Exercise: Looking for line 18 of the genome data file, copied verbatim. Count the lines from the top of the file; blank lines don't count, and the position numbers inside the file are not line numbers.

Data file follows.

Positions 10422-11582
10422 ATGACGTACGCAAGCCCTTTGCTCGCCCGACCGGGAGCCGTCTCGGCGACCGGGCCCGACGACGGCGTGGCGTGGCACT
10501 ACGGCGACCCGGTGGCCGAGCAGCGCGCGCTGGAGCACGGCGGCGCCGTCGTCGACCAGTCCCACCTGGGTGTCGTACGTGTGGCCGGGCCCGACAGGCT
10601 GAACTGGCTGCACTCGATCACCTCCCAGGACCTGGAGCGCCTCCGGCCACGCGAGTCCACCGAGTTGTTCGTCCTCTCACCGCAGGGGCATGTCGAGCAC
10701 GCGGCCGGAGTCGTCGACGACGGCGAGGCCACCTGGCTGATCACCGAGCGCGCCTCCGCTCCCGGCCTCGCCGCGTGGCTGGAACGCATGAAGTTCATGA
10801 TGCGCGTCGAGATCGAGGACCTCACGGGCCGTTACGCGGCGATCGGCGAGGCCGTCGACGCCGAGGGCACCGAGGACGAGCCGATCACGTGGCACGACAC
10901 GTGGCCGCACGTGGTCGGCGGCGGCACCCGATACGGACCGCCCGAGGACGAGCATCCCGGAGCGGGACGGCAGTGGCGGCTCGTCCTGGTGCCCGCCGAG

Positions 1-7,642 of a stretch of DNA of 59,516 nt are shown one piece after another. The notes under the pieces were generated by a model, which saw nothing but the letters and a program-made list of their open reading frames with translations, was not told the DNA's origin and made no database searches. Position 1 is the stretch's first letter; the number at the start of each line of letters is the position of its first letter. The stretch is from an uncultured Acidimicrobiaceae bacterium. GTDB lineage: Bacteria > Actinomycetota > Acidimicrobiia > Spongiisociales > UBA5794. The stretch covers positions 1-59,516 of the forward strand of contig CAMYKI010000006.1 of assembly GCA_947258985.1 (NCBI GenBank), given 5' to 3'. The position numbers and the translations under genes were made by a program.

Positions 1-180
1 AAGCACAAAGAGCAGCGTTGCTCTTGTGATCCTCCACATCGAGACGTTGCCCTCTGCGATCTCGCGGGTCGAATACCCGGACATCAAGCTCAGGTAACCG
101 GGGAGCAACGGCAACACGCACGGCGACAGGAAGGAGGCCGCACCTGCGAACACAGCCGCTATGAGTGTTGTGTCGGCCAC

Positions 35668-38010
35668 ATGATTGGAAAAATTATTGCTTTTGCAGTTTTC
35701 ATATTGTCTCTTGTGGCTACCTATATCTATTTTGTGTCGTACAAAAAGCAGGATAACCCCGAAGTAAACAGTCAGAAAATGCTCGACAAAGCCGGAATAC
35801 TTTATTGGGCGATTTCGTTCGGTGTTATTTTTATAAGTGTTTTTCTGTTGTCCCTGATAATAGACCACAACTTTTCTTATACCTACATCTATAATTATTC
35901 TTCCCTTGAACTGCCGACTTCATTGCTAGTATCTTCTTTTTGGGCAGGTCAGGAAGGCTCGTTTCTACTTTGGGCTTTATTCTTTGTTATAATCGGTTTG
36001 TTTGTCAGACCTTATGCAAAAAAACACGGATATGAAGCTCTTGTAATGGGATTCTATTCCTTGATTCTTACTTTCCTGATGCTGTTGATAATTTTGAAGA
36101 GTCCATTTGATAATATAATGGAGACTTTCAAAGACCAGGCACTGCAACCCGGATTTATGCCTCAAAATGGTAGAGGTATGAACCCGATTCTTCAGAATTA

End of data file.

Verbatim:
36101 GTCCATTTGATAATATAATGGAGACTTTCAAAGACCAGGCACTGCAACCCGGATTTATGCCTCAAAATGGTAGAGGTATGAACCCGATTCTTCAGAATTA